At least some on the left apparently have mixed feelings about the rescue of from pirates Sunday. A blogger identified simply as KLM, writing Monday in a blog at www.dailykos.com, criticized the hostage.

”The pirates' modus operandi is that they hold the crew, ship and cargo harmlessly until a lot of money is paid to them,” KLM said.

“Phillips' 'heroic' actions put his crew and himself at risk. If he'd done nothing except acquiesce to the pirates' demands, there would have been no risk, just possible discomfort until the extortion money was paid. Instead he put himself and the SEALs at grave risk.

“I applaud the crew, the SEALs and the military chain of command for their actions. I think Phillips was in error - if not a grandstander, then greatly misguided. Does anyone know what Maersk's orders to Phillips and the other Maersk masters are in a piracy matter? Probably to do nothing to incite trouble and to notify the shipowner and the U.S. Navy. The captain works for the shipowner and must follow those orders. The master who fails to follow the shipowner's orders is guilty of the crime of barratry if a financial injury to the ship owner results.

“The actual result is that Maersk, the shipowner, saved a lot of money that would have been lost with the ship inactive and off charter while it sat idle in a pirate port. Is this worth the deadly risk to the crew and the SEALs? Not to me.”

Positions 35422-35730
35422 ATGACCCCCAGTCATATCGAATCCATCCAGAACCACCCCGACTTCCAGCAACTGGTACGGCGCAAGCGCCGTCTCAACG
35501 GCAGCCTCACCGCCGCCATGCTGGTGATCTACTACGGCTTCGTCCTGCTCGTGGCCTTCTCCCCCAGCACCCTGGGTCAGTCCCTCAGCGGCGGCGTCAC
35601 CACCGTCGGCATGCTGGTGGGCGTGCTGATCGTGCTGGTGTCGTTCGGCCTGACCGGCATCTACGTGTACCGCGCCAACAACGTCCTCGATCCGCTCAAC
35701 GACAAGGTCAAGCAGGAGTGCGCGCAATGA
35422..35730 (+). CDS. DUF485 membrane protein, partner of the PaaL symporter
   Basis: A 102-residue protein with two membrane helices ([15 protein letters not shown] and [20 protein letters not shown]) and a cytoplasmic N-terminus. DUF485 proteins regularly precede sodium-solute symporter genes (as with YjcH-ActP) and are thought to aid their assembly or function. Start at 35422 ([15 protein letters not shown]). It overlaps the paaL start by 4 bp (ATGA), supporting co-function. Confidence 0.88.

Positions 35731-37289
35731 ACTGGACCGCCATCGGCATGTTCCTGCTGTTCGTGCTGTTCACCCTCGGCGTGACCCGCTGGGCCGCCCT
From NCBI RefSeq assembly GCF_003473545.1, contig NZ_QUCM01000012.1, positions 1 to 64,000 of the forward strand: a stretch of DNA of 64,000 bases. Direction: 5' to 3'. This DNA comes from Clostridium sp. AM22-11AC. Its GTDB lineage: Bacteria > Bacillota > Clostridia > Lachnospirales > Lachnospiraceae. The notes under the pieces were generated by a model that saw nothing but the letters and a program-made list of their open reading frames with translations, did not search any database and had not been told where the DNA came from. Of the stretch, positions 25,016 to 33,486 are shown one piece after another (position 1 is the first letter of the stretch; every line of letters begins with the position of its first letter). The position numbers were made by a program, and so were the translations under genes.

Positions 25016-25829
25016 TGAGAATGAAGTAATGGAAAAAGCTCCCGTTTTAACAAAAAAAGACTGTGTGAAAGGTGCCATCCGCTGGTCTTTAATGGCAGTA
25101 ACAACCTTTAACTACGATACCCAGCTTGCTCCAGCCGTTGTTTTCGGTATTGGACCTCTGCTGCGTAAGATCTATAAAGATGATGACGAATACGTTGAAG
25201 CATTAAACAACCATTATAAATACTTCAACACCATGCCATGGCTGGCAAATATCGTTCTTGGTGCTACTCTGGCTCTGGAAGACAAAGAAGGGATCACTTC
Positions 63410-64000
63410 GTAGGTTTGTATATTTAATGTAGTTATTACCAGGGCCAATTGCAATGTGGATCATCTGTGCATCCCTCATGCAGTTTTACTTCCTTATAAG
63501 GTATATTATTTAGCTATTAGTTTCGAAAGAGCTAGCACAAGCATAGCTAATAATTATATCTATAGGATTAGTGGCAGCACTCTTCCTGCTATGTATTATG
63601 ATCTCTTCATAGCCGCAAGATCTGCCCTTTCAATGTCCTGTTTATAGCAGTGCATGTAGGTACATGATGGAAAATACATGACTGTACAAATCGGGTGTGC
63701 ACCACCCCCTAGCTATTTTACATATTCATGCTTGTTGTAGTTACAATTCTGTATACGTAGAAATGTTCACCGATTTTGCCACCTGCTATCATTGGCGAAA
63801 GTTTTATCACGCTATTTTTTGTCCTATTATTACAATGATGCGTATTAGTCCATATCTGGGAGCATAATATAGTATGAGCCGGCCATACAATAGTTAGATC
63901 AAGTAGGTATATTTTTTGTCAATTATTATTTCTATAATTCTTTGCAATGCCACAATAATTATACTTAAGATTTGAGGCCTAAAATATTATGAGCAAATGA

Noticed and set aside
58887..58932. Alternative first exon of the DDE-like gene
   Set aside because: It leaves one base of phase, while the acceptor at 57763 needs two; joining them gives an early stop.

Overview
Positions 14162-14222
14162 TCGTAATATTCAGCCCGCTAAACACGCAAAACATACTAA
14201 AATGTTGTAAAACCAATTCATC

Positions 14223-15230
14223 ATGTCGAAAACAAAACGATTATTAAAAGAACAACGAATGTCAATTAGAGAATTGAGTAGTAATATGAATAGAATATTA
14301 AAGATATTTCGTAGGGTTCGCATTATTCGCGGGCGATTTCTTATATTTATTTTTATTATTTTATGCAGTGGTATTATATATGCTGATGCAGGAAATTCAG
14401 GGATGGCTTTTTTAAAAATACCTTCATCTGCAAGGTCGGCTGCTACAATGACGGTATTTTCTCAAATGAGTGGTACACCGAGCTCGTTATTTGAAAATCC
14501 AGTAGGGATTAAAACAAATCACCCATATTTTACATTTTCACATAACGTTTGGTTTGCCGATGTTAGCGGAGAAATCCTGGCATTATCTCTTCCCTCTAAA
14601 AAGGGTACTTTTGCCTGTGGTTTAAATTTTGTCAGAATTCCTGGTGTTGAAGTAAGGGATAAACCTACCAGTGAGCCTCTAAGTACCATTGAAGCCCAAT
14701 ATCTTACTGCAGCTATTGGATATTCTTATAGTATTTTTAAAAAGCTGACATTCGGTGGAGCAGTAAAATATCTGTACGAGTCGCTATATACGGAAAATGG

New chief

Former Rep. Chris Chocola, Indiana Republican, is now the president of the anti-tax Club for Growth, which is known for funding conservative challengers to liberal Republicans.

Pat Toomey stepped down Monday after recruiting Mr. Chocola to take his place, according to a news release from the group, which said Mr. Toomey plans to “pursue other opportunities.” Mr. Toomey is expected to challenge PennsylvaniaSen. Arlen Specter in next year's Republican primary, as he did in 2004.

Mr. Chocola represented Indiana's 2nd Congressional District from 2003 to 2007. He was defeated for re-election by Joe Donnelly, whom Mr. Chocola had beaten in 2004.

• Greg Pierce can be reached at 202/636-3285 or e-mail Greg Pierce